Definition of quality in English:


Line breaks: qual|ity
Pronunciation: /ˈkwɒlɪti

noun (plural qualities)

  • 1 [mass noun] The standard of something as measured against other things of a similar kind; the degree of excellence of something: an improvement in product quality [count noun]: people today enjoy a better quality of life
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    • As no standard accepted instrument measures sleep quality, we used effect sizes of the change in scores.
    • Since degree results are now a measure of teaching quality, there's an incentive to give better scores.
    • A number of questions about the clinical utility of quality of life measures remain unanswered.
    standard, grade, class, classification, calibre, status, condition, character, nature, constitution, make-up, form, rank, worth, value, level; sort, type, kind, variety
  • 1.1General excellence of standard or level: a masterpiece for connoisseurs of quality
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    • The design community should push the boundaries and bring the standard of quality to a higher level.
    • Poor general quality and finishing are the usual indicators of fake toys and parents are advised to buy from recognised retailers.
    • Most significant is the fact that Shanghai Automobile Industrial Company gained this level of quality through co-operation.
    excellence, superiority, merit, worth, value, virtue, calibre, eminence, pre-eminence, supremacy, transcendence, distinction, refinement, incomparability, account; talent, skill, skilfulness, virtuosity, expertise, brilliance, craftsmanship, flair, finish, mastery
  • 1.2 (usually qualities) British short for quality paper.
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    • The middle grouping make up the majority readership of these scandal sheets, but they are also much less likely to read the qualities.
    • A few of my favourite things - sweet peas, long walks, and tea in bed reading the qualities on a Sunday.
    • The ‘qualities’ usually have in-depth news items, backed up by articles written by staff writers or outsiders interpreting the news.
  • 1.3 archaic High social standing: commanding the admiration of people of quality
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    • Thus, we find descriptions of the professional nurses as “women of quality, sensible, kindly, home-makers, endowed with sympathy, brains, and tact.”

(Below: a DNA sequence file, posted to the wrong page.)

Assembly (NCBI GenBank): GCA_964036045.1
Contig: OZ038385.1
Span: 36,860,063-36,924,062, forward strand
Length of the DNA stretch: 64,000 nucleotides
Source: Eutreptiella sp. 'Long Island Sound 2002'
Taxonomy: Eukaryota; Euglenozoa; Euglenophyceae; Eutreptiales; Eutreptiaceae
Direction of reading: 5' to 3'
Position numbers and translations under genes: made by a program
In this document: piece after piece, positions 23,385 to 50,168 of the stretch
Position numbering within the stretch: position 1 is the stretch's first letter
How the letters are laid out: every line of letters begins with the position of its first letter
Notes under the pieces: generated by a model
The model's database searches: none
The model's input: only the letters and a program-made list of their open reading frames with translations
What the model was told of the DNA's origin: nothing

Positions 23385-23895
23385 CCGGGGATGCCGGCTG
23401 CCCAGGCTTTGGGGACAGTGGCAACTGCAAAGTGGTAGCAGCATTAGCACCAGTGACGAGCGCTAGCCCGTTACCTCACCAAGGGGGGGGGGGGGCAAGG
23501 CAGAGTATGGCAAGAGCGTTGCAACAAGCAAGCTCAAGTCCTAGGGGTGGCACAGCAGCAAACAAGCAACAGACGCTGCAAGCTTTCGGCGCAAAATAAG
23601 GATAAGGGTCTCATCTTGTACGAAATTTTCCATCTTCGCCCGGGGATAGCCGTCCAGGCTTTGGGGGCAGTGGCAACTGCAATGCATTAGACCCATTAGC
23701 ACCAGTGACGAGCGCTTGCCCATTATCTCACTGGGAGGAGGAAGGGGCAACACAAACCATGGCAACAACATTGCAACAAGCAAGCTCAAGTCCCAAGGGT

• Tague shows how this rhetoric, although often seen as representing the rise of middle class ideology, was in fact adopted and exploited by wealthy, fashionable ‘women of quality’.
    • Women were starting to make their voices heard and one of them, Mary Cowper De Grey, recounts the story of a group of ladies of quality who are determined to make Shakespeare fashionable.
  • 1.4 [treated as plural] archaic People of high social standing: he’s dazed at being called on to speak before quality
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    • "But he does want it all the same, very bad - don't you, Jem? - only, you see, he's dazed at being called on to speak before quality."
    • ‘Aren't you ashamed to expose yourself before quality in that way?” said his wife, in an angry tone.
  • 2A distinctive attribute or characteristic possessed by someone or something: he shows strong leadership qualities the plant’s aphrodisiac qualities
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    • Lack of charisma, timidity and humility seem to be the criteria that negate strong leadership qualities.
    • Reputed to have aphrodisiac qualities, the plant resembles fennel, and used to be collected for sale at London markets.
    • It's a triangular route, taking in the raised ground at the join of two valleys, and each side has distinctive qualities.
  • 2.1 Phonetics The distinguishing characteristic or characteristics of a speech sound.
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    • The writing system doesn't separate the quality of the vowel from its nasalization.
    • Coco has alliterative and assonantal qualities that also make it memorable from an aural standpoint.
    • The categorical versus the gradient quality of nasalization in Sundanese versus English indicated that nasalization is indeed phonological in Sundanese and phonetic in English.
  • 2.2 Astrology Any of three properties (cardinal, fixed, or mutable), representing types of movement, that a zodiacal sign can possess.
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    • In vedic astrology, Virgo has some qualities of air, because mercury is considered an airy planet for them.
    • Each and every sign of the zodiac is associated with both an element and a quality.
    • Those influenced by a mutable quality in their horoscope also enjoy learning, play fair and are diplomatic and well-liked by others.


informal Back to top  
  • Of good quality; excellent: he’s a quality player
    More example sentences
    • But all three sides have excellent managers, quality players and this time around they know what they are up against.
    • It's wonderful to work with real quality players but it's just as satisfying to see the younger players develop and learn.
    • We have all seen that Clarke is a wonderful player of quality spin bowling.


Middle English (in the senses 'character, disposition' and 'particular property or feature'): from Old French qualite, from Latin qualitas (translating Greek poiotēs), from qualis 'of what kind, of such a kind'.

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